In Chapter 13 of 21 in his 2012 Capture Your Flag interview, business coach Jullien Gordon answers "How Are Your Coaching Skills Improving as You Build Experience?" Gordon learns ways to ask someone questions to understand where they are coming from. He learns different ways to improve the questions he asks and the coaching conversation - and outcome - that results. Jullien Gordon is a high performance coach and consultant to organizations, individuals and teams who want to increase employee performance, motivation, engagement and retention. He earned a BA from UCLA, an MBA from the Stanford Graduate School of Business, and a Masters of Education from Stanford University.
Erik Michielsen: How are your coaching skills improving as you build experience?
Jullien Gordon: So my coaching skills, they come from my personal journey, but before anything, rather than coaching from my experience, I actually coach from my listening. So I actually focus on listening to the individual first. What I found is that oftentimes, especially when you think about self-help books and things of that nature, a lot of times when you read those books and then we try to apply somebody else’s framework or definition of success to our life, it doesn’t work out, because that’s theirs. And so when I coach, I don’t necessarily just take my experiences and translate them to the individual and say, “Here, do this,” instead, I start with deep listening and really thinking about what their situation is and then try to put myself in their shoes and then based on my experiences and my insights regarding that situation, it may inform my answer, but sometimes when I’m helping them, I’m really focused on asking the right questions. Rather than giving people answers, I’m focused on asking the right questions, because I think that when you ask the right questions, then the individual gets insights, and that insight leads to authentic answer for them. And so I think there are some coaches out there who take their experiences and then try to superimpose those experiences on the individual and say, “This worked for me, you should do exactly this,” and that’s not really the way I coach. My experiences help me understand an individual and where they’re coming from in a deeper way, especially as not only I have my experiences but I hear and have the experiences of others that I coach and that I connect with, all those stories are in my listening but I pull bits and pieces from them to help ask the right questions, not necessarily give answers for my coaching clients.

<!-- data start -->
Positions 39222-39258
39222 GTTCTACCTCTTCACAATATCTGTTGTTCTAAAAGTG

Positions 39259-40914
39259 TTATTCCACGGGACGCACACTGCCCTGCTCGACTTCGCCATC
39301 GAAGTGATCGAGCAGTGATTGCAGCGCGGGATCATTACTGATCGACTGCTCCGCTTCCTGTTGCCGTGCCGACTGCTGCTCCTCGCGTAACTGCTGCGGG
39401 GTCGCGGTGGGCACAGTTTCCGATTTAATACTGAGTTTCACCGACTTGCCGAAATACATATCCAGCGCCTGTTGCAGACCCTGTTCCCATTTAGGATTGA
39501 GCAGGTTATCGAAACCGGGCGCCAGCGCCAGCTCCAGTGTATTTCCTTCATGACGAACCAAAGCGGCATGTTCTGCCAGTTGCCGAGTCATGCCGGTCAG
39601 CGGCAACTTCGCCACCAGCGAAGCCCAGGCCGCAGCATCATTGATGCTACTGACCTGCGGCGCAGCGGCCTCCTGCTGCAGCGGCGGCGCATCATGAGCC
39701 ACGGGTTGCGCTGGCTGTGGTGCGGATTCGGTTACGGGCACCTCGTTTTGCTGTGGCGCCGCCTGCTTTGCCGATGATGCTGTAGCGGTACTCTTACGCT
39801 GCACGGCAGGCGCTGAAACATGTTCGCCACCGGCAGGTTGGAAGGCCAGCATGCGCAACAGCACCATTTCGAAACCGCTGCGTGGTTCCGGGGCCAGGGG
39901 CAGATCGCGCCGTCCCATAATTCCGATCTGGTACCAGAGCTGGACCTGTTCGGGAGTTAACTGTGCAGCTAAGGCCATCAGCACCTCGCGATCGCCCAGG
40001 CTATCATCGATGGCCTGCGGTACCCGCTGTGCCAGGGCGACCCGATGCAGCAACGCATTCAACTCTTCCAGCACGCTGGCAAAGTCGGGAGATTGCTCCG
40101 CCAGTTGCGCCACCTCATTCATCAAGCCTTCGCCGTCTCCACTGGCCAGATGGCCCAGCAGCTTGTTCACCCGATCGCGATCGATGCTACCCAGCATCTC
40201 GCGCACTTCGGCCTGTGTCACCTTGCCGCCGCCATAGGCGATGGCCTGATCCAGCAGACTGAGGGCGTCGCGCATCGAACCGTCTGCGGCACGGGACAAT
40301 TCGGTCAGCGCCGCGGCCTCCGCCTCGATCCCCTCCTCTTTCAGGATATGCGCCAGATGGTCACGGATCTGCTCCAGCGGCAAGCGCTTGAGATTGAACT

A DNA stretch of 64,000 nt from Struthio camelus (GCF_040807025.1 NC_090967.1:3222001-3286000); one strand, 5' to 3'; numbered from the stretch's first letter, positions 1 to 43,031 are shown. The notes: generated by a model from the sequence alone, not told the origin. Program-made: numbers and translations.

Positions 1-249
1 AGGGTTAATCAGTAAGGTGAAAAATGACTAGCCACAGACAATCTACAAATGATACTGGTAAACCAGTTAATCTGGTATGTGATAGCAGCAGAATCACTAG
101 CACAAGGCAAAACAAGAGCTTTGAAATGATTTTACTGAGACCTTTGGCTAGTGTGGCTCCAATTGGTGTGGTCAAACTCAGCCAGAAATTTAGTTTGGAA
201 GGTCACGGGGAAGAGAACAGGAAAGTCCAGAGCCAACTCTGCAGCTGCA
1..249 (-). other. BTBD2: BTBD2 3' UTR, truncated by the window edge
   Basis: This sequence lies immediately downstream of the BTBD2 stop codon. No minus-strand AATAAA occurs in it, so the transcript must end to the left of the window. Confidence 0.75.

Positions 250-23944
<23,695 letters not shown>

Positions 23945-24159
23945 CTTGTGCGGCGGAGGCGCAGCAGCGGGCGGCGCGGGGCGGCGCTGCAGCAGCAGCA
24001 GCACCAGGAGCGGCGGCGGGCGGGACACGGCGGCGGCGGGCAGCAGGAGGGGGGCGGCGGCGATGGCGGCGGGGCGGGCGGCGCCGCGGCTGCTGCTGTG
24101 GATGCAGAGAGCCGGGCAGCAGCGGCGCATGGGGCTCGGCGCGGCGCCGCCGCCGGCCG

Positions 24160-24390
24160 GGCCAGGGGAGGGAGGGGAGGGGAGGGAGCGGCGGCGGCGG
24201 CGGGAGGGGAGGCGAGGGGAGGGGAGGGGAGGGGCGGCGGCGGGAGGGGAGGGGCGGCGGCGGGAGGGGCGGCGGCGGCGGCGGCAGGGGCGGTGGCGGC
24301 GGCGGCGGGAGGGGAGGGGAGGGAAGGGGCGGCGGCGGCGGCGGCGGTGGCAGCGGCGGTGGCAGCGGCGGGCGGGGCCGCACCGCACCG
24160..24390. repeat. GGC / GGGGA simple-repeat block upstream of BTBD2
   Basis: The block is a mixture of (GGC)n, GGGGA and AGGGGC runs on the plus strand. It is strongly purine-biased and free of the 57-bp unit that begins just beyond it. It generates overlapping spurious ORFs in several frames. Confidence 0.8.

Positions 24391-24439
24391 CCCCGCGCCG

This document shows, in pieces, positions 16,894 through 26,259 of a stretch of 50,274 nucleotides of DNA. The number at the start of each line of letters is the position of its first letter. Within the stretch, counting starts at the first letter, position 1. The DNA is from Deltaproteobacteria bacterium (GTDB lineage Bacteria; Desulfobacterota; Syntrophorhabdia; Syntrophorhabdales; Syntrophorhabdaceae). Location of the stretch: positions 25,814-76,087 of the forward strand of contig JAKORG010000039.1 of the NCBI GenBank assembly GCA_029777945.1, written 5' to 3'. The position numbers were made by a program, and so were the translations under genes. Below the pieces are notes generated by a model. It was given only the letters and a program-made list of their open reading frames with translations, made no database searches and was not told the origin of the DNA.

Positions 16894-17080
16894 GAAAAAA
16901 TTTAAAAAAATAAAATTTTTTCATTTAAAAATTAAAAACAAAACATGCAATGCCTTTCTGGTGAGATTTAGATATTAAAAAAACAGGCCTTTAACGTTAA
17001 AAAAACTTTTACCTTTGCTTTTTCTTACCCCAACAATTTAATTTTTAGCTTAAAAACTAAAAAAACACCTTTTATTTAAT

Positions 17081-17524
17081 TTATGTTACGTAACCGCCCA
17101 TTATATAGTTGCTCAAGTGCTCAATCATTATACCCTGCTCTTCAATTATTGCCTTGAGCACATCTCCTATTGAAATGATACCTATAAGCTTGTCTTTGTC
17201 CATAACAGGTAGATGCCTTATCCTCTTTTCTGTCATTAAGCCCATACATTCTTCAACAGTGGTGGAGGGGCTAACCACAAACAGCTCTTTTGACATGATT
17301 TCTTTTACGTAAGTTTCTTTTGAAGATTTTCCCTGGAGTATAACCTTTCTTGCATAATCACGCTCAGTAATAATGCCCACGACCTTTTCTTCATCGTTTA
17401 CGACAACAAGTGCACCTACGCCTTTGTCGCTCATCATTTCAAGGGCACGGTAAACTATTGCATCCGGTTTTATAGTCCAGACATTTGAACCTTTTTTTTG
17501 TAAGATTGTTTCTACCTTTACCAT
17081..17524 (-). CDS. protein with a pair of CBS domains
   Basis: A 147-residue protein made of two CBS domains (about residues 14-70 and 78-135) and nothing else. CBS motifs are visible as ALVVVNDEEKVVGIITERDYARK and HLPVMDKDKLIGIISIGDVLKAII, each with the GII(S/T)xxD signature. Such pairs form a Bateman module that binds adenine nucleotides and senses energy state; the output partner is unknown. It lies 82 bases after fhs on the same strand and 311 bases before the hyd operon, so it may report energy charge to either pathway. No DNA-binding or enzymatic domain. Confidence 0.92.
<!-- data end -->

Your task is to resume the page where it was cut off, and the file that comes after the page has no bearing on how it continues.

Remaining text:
Erik Michielsen: That’s great. How are you learning to ask the right question?
Jullien Gordon: Pausing like this. Not trying to be right. And trusting that the individual, or my audience when I’m speaking to larger groups, have the answers within them, and that I’m just creating the space for them to actually explore what’s best for them. That’s really what it’s been for me. And like I said, sometimes my experiences and the stories that I hear from others help shape the question but I stay with questions rather than answers. A lot of people want answers, but I think when you give somebody a standard answer and they apply it, it may not work for them in the same way that it worked for you.